Photo of Tinkinswood Burial Chamber in sepia tones.

The mysterious burial chamber in which 90 bodies were discovered.

4 min readAug 13, 2021


Tinkinswood Neolithic chamber burial chamber has one of the largest capstones in Europe and was excavated in 1914.

Tinkinswood Burial Chamber lies to the west of Cardiff and is one of the most impressive burial mounds in Wales. Situated a short walk from the nearby road, Tinkinswood sits in the corner of an open field. The first thing that strikes you is the size of the capstone. It has been estimated that it must weigh in the region of 40–50 tons and is one of the largest in Europe, measuring 7.4m x 4.5m (24ft x 15ft).

It was originally thought that the monument was built around 4000 BC and consists of a long cairn, with a rectangular stone burial chamber. How the Stone Age builders achieved such a feat of construction remains a mystery and some local traditions ascribed such superhuman feats to mystical beings and fairies as a means of explanation. The chamber is reached from a dry stone herringbone pattern forecourt, which is a part of a restoration that occurred after the chamber was excavated.

Black and white photo of Tinkinswood Burial Chamber

The mound was excavated in 1914 and 920 pieces of human bone were unearthed coming from an estimated 90 bodies. The bones came from both male and female bodies and nearly all the bones were broken in some way. As a communal burial site, it is likely that bodies would have been left out in the open to degrade and then would have been interred in the chamber. As a part of the 1914 excavation, some brickwork was added to the structure to support the capstone; this herringbone pattern brickwork is easily identified at the site.

A more recent excavation in 2011 has cast doubt on the original supposition that Tinkinswood is a Neolithic burial chamber with new evidence emerging that the site may, in fact be a Bronze Age barrow. More pottery and human cremation remains were found during this more recent dig.

The burial chamber has a number of different names associated with it, having been known as Gwal-y-filiast (the grey hound bitch’s lair) and Maes-y-filiast (the grey hound bitch’s field) at times. The mound and surrounding fields have also been known as Castell Carreg (meaning Stone Castle) and Llech-y-Filiast.

Photo of Tinkinswood Burial Chamber showing Ministry of Works concrete along the front.

The burial chamber is a part of Severn-Cotswold pattern of ancient monuments that straddle the south west of the UK, with the most westerly examples being in West Wales (on the Gower peninsular) and reaching as far east as Avebury. These chambers were constructed with a stone structure and then covered in a long barrow mound, which in this example has become partially eroded over the centuries. This particular example is in close proximity to the equally impressive, but markedly different burial chamber at St Lythan’s, not more than a mile from Tinkinswood.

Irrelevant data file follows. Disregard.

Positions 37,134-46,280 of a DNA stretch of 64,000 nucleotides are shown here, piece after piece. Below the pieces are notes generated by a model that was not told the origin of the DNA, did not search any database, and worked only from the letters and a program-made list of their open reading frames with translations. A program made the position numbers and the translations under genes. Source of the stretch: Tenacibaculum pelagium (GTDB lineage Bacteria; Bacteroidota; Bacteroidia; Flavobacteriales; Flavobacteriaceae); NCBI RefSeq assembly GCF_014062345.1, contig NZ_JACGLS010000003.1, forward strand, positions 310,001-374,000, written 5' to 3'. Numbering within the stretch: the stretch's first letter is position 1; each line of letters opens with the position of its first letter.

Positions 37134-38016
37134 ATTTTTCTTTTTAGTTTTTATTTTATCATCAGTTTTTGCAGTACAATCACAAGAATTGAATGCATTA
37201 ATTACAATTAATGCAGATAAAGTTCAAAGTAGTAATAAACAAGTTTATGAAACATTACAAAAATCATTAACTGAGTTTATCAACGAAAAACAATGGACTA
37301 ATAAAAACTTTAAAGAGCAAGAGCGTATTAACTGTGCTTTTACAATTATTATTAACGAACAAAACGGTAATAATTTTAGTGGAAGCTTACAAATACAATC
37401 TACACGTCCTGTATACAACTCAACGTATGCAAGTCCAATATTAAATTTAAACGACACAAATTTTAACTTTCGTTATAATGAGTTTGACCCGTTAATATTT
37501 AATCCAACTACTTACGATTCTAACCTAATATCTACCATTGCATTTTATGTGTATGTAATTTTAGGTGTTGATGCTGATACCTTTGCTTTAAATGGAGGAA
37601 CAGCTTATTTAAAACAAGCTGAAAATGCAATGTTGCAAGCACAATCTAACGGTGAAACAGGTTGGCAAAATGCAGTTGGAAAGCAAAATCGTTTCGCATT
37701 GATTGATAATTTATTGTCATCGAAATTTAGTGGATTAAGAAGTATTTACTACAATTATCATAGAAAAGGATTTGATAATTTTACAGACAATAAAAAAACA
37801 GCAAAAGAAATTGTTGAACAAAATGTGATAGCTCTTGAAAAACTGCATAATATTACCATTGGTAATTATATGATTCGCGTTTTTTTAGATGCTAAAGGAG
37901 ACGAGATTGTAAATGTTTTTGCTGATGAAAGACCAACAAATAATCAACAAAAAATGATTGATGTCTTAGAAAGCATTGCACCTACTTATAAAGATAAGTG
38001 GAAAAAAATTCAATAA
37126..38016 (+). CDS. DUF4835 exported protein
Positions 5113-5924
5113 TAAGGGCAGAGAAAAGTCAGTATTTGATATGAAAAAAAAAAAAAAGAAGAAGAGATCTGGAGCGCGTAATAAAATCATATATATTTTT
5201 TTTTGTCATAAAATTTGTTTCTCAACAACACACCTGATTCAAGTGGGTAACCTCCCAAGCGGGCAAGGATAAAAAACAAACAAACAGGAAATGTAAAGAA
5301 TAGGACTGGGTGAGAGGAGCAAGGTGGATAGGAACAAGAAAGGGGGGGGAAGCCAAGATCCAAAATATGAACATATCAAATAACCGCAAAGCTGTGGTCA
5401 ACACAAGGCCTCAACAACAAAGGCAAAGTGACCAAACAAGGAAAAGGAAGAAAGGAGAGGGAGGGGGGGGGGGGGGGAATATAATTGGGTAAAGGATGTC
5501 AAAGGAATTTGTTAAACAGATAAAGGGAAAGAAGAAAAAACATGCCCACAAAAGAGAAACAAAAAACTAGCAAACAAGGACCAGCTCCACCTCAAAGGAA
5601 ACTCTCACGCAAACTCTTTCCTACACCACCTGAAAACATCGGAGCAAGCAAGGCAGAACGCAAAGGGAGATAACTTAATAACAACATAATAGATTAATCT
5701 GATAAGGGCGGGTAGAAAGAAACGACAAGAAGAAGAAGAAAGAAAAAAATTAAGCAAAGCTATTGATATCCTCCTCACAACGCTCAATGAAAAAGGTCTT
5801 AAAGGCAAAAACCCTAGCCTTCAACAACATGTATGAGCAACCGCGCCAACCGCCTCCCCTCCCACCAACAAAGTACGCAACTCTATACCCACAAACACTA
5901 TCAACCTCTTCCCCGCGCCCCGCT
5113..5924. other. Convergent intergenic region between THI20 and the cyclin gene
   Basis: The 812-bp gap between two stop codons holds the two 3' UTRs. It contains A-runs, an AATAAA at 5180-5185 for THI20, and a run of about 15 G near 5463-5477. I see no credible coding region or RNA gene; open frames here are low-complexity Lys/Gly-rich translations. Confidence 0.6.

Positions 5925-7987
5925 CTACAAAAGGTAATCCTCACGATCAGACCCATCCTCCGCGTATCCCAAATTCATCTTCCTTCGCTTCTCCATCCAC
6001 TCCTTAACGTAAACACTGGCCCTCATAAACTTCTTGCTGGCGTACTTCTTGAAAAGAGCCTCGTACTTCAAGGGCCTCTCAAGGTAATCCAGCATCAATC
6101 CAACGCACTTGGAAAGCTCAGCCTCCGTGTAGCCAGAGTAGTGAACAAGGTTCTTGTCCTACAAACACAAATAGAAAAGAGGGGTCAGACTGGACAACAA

Photo of the massive capstone of Tinkinswood Burial Chamber.

These ancient stones are subject to two persistent legends. The first states that there are three nights of the year when the stones have the power to bestow gifts on those who hold vigil at the stones. If a brave soul is willing to spend the night at the burial chamber on the night before either May Day, St John’s day or Midwinter’s day, the stones may bestow the gift of poetry upon the visitor. The twist in the tale is that they equally have the power to kill the visitor or drive them mad. Put simply, spend the night at the stones and by morning you’ll either be a poet, dead or mad.

Photo of the massive capstone of Tinkinswood Burial Chamber.

There are a number of other stones in the area; great slabs of the same material from which the burial chamber was constructed. Legend has it that some of these nearby are the petrified bodies of a group of women who were turned to stone for dancing on a Sunday.

Photo of the interior of Tinkinswood Burial Chamber.

These two forms of legends are found at a number of ancient sites across the UK, with the consequence of unseemly behaviour on a Sunday being a consistent theme (I’m reminded of the Piper stones at the Hurlers in Cornwall as an obvious example where the early Christian church may have introduced a retelling of an older legend).

If you enjoyed this, just around the corner there’s another burial chamber with its own set of legends. You can find out about it here — St Lythan’s Burial Chamber.




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